Most of us want to be able to code. But, and to be honest, coding is a challenging thing to do and needs talent, and a lot of brainpower. But what if there is a way to alleviate that shortcoming through some kind of schoolwork?
Well, and ideally, there are many organizations that have been trying to address the coding limitation. Heck, even the state has since revealed a coding curriculum for students. The idea is that Kenyan children will now have the opportunity to take part in coding and computer programming classes as the development skills become valuable in many industries.
Some organizations such as the Moringa School have been trying to fill this coding gap. The school has since raised some funds to support its expansion outside Kenya.
According to a statement from the company, Moringa is building on a seed investment by DOB Equity and $9.5 million funding by Mastercard Foundation.
Now, the school says it has received additional investment from Proparco to support its expansion outside Kenya. The amount invested now has not been revealed.
To this end, and over the next year, Moringa will start training software developers in Ghana and Nigeria. It also plans to enter other African countries in the long run.
Moringa has been training high school/university graduates to be Software Engineers and Data Scientists for the past 7 years in Kenya and achieved market leadership training over 4,000 students with an employment rate of over 85%.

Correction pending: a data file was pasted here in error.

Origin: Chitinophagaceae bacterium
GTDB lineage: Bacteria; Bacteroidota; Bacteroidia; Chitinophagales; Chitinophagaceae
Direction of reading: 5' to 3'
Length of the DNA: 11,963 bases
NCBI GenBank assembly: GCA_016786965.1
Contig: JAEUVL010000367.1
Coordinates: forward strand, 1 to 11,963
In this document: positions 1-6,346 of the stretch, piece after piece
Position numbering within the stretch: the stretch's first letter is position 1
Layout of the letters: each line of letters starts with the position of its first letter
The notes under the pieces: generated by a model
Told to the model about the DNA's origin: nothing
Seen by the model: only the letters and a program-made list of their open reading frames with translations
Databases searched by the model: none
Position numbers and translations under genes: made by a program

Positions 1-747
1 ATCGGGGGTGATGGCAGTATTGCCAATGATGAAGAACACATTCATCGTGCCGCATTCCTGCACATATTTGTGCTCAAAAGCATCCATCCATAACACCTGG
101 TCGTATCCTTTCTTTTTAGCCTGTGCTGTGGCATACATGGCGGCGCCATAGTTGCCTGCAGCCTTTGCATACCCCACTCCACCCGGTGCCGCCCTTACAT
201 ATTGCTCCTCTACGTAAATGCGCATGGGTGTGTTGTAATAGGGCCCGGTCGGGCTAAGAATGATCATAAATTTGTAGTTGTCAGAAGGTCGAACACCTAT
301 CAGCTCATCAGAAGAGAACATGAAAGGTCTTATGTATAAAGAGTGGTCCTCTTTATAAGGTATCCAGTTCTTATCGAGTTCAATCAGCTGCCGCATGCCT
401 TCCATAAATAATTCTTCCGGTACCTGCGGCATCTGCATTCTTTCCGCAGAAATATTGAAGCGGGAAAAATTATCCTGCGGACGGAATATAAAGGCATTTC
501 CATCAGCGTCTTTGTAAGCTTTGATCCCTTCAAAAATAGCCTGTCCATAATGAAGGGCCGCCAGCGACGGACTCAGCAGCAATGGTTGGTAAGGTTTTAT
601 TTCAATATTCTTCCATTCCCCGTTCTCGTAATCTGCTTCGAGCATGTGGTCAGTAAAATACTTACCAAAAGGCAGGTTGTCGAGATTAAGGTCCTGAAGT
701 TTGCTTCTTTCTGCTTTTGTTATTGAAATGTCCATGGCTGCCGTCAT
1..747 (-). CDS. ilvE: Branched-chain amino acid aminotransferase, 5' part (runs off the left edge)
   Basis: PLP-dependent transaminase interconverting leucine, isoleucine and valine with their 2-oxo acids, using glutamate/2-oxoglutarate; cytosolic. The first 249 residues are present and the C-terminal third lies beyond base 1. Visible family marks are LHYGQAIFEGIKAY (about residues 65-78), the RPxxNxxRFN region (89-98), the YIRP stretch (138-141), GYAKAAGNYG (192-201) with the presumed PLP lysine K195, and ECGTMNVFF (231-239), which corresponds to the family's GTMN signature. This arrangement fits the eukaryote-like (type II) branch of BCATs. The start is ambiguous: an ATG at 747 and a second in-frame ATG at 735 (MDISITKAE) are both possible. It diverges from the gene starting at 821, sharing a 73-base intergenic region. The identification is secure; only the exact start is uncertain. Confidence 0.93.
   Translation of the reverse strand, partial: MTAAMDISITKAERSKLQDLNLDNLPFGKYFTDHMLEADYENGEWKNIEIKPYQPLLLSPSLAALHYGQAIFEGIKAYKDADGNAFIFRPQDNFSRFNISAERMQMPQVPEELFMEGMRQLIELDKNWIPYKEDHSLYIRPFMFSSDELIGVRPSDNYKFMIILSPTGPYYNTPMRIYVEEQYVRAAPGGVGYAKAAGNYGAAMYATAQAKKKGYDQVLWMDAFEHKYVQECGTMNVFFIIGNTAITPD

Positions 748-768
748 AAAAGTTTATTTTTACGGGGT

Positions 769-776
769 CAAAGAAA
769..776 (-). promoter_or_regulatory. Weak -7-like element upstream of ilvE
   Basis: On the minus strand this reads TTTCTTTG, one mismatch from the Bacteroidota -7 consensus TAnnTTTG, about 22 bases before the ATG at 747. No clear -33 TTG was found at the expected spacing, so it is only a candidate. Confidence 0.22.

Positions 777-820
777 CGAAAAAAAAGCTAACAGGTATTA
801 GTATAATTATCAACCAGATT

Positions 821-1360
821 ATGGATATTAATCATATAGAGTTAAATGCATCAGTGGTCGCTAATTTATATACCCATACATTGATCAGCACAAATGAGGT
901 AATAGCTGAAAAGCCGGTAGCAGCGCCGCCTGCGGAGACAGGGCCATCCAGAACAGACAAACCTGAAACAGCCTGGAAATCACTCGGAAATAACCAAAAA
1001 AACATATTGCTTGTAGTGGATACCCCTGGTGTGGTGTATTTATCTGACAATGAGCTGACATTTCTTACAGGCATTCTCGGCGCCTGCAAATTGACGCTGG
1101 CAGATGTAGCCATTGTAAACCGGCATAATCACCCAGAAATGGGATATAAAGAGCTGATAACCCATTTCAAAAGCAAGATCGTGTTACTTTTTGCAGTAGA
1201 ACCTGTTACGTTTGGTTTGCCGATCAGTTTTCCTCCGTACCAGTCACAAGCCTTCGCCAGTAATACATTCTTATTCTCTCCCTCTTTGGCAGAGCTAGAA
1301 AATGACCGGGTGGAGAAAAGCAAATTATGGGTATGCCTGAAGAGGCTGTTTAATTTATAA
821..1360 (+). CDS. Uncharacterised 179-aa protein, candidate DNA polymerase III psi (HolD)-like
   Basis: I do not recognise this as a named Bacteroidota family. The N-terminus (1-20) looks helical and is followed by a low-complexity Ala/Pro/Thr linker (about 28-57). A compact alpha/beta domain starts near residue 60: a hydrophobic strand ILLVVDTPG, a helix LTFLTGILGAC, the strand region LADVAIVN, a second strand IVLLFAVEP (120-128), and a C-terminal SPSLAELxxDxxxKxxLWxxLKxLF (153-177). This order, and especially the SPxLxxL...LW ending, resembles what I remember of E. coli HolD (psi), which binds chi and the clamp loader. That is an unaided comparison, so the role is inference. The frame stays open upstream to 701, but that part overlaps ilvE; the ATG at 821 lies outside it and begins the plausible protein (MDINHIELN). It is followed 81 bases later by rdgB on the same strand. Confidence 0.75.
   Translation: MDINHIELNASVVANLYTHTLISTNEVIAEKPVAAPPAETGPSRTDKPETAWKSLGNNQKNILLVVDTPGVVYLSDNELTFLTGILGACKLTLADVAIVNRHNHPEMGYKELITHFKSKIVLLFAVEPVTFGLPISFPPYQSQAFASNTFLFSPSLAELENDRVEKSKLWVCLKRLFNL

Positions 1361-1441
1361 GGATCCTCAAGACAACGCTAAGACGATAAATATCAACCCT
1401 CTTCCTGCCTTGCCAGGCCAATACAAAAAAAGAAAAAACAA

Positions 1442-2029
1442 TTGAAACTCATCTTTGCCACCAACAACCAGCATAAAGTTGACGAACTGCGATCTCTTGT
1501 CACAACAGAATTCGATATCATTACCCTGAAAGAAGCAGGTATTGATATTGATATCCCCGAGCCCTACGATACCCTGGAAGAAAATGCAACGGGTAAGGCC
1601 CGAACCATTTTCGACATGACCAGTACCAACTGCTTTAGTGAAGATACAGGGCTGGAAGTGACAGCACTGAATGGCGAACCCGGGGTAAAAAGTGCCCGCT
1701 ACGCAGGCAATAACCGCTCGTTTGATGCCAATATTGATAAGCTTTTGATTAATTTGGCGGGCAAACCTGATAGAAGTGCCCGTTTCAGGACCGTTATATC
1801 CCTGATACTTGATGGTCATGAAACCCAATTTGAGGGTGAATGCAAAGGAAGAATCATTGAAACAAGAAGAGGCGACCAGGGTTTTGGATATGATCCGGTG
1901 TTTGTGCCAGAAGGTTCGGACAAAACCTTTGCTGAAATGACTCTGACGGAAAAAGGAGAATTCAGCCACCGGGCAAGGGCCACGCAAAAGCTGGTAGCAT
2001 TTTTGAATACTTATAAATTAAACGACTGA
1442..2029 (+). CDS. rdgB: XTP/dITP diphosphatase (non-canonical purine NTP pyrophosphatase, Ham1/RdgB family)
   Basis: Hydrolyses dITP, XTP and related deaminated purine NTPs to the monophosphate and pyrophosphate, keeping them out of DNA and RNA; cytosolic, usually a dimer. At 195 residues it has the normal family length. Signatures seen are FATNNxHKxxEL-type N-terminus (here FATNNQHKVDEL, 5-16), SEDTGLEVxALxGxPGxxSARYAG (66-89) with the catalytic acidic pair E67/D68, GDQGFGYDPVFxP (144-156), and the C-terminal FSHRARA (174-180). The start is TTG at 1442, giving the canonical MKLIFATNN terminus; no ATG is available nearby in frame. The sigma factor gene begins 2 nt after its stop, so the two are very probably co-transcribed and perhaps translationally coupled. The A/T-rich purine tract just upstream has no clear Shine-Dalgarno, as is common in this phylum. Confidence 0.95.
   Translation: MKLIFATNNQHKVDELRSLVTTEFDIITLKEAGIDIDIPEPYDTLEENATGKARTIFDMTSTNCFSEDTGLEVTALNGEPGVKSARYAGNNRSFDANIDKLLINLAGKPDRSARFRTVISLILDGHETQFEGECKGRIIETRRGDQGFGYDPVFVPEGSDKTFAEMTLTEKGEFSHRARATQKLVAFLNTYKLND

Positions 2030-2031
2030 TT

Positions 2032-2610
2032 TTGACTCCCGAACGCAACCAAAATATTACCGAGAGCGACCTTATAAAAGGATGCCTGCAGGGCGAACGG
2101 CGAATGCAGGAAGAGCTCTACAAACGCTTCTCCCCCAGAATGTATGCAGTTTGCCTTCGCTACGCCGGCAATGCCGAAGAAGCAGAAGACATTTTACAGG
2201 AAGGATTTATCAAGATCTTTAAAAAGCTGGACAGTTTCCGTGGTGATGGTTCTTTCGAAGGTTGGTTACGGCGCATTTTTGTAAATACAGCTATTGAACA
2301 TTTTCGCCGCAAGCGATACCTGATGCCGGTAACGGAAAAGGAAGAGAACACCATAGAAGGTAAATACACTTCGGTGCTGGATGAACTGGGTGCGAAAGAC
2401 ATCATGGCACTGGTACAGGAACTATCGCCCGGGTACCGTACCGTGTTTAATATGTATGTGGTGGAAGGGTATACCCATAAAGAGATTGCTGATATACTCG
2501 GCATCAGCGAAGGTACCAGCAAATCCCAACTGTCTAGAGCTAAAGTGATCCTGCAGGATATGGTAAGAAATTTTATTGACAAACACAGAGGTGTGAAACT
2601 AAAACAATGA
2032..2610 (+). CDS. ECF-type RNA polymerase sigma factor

Moringa has since agreed to a curriculum licensing deal with a leading coding boot camp, Flatiron.
And since its launches with Impact Hub Accra and Social Enterprise Ghana, Moringa and Plenty Tech Jobs Nigeria have entered into a market entry partnership that will see it become a key provider of tech talent for the Nigerian workforce.
Moringa is planning for a Series A drive in 2023.
According to Snehar Shah, Moringa’s CEO “The investment comes at an exciting time for Moringa as the institution expands to Ghana and Nigeria. We are keen to leverage this partnership to train many more students using the leading US Bootcamp curriculum from Flatiron School. In line with our vision of a world in which anyone can create their future, we welcome the support of Proparco to make our courses available in new markets in Africa.”
According to Françoise Lombard, Proparco’s CEO “Supporting the African tech ecosystem is one of Proparco’s key priorities. Through our investment in Moringa, Proparco is proud to support an ambitious Edtech in its expansion in Africa and thus contribute to bridging the skills gap that has been affecting the growth of startups on the African continent”.